UTD: Junior High Girls Head to College to Tackle Innovation, Information Technology

UT Dallas offers programs to introduce junior high girls to STEM

UTD

Two events this spring will give junior high school girls hands-on experience in careers that await them.

These events, both on The University of Texas at Dallas campus, are reaching girls well before most of them have begun to think about college and focus on areas that are under-represented by women in the workforce.

GIRLS IN STEM

New at UT Dallas this year is the STEM Symposium for G.I.R.L.S. This two-day event, April 7-8, gives females in seventh, eighth and ninth grades an opportunity to learn about the exploding field of information technology from women currently in the field. The conference is being underwritten by High-Tech High Heels, whose mission aims to close the gender gap in science, technology, engineering, and math.

“This UT Dallas camp was interesting to us for two reasons. For one, it’s the first program we’ve seen that is targeted to IT, and we think it’s great for girls to be introduced to IT careers,” says Laura Steffek, with the High-Tech High Heels grant committee. “For another, this is a program for middle school girls. We know that middle school is a time when girls start leaking out of the STEM pipeline, and it’s important to reach out to girls at this age.”

The symposium covers what IT professionals do and includes hands-on opportunities in UT Dallas’ computer labs. Meals and supplies are included in the $60 fee, and scholarships are available.

“Women in STEM begins with girls in STEM,” says Dawn Owens, Ph.D., director of the BS/Information Technology and Systems program at Jindal School. “When I was in college, I originally thought I was interested in accounting because I liked solving problems and working with numbers. I was also very interested in using computers to support business. … A very wise advisor introduced me to the field of information technology and systems – a technical degree in the business school.”

“We know that middle school is a time when girls start leaking out of the STEM pipeline, and it’s important to reach out to girls at this age.”
Laura Steffek

GIRLS IN BUSINESS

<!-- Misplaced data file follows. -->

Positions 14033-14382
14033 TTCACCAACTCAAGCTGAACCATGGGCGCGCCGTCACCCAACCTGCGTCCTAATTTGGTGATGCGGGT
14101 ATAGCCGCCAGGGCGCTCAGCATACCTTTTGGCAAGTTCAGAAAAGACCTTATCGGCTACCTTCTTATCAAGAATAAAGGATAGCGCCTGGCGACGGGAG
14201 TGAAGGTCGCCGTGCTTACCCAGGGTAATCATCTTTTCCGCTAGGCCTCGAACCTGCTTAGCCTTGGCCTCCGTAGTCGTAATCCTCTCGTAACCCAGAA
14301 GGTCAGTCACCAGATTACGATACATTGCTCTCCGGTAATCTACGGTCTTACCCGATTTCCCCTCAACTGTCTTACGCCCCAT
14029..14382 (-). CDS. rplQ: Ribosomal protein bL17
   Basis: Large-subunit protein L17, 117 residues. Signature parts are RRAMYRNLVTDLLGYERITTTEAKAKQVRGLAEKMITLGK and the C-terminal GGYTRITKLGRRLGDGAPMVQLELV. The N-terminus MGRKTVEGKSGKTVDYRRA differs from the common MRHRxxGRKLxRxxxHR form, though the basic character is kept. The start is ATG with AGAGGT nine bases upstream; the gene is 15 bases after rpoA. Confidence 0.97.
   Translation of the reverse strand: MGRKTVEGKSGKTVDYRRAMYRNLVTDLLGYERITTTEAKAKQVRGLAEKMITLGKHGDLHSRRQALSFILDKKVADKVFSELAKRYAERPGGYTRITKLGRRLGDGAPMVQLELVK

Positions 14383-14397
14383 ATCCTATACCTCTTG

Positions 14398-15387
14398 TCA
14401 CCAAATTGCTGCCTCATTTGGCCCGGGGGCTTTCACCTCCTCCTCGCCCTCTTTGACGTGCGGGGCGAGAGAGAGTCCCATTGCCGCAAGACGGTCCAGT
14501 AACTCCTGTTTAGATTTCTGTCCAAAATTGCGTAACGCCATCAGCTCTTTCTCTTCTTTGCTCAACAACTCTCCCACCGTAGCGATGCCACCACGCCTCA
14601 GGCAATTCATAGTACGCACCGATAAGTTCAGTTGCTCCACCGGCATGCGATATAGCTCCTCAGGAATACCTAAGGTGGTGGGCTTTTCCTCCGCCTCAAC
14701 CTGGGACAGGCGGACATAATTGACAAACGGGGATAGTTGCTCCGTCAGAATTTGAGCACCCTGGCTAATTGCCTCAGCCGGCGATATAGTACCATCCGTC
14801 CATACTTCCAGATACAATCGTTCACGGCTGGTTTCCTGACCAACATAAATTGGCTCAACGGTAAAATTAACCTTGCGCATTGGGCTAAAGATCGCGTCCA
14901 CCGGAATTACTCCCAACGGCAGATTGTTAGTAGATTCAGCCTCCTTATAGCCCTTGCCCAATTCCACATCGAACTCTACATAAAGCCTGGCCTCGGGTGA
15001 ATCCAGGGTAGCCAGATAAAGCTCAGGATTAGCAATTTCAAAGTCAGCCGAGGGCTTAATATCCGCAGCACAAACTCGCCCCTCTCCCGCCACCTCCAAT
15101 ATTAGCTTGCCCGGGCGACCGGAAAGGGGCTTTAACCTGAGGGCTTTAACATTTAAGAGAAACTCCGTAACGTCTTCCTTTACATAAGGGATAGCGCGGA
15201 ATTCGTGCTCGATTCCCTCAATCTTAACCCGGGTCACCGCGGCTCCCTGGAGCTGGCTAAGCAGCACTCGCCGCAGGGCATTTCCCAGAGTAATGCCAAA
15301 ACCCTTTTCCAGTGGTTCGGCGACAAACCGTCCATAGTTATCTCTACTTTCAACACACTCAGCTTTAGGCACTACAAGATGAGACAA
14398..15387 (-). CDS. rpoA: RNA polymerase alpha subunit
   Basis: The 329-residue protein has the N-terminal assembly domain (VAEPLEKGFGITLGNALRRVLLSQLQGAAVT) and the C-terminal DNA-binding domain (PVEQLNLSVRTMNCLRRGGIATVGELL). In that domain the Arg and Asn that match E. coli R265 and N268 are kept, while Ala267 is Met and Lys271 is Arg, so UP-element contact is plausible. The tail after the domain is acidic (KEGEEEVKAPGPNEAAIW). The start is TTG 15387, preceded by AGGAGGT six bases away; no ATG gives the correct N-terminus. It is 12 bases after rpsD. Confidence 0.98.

The second event, Girls Going Places, is a one-day program, April 24, based on a national curriculum that focuses on financial literacy and entrepreneurship.

By playing games, junior high girls will learn about the possibilities and pitfalls of starting a business.

Since first offered at the Naveen Jindal School of Management in 2015, the program has filled every participant seat, with girls remaining on the waitlist each year. Professional business women volunteer for the day to serve as mentors. Some mentoring slots are still available. Underwritten by Capital One, Girls Going Places is free for participants.

As with IT, women are under-represented in the entrepreneurial field, according to the National Women’s Business Council, with a bit more than 36 percent of businesses in the U.S. owned by women. According to the council, Texas ranks second in the nation for the highest number of woman-owned firms, with more than 866,700. That number accounts for almost 9 percent of all woman-owned businesses in the nation. (California tops the nation with 1.3 million woman-owned businesses, representing 13 percent of the woman-owned businesses in the U.S.)

“As part of our Future Edge initiative, we are committed to helping women and girls expand the skills, tools, and resources they need to succeed in the 21st century,” said Shafiq Kassam, vice president for software engineering with Capital One. “Capital One is proud to be the sponsor of the Girls Going Places event, as well as the Institute for Innovation and Entrepreneurship at UT Dallas. Through these courses, young entrepreneurs can broaden their creativity and technical abilities today to be the inventive pioneers of tomorrow.”

“As with IT, women are under-represented in the entrepreneurial field.”
National Women’s Business Council

BRIDGING THE GENDER GAP

Research shows that girls as young as 6, start believing they aren’t as smart as their male peers. And in early elementary school, they are less likely than boys to say that their own gender is “really, really smart,” and less likely to opt-in to a game described as being for super-smart kids.

According to a 2016 U.S. Census Bureau report, the percentage of women in information technology careers in the U.S. has declined from a peak of about 31 percent in 1990. Now, about 25 percent of IT professionals are female and their earnings statistically lag behind men’s earnings regardless of what IT area they are in. “I have long desired to educate young women and encourage them to do what they are passionate about and not let stereotypes affect their decisions,” Owens says. “I want them to feel confident in their abilities and that they can do whatever they set their mind to.”

“I have long desired to educate young women and encourage them to do what they are passionate about and not let stereotypes affect their decisions,” Owens says. “I want them to feel confident in their abilities and that they can do whatever they set their mind to.”

“My husband and I have three daughters, and two of them pursued science topics in college,” said Laura Lazarescou, also on the High-Tech High Heels grant committee. “We saw firsthand the pressure our girls experienced to ‘not stand out’ during their middle school years. Whatever we can do to help girls find a sense of community and pride in their study of math and science will help close the gender gap.”

Follow Naveen Jindal School of Management at the University of Texas at Dallas on Twitter @jindal_utdallas.


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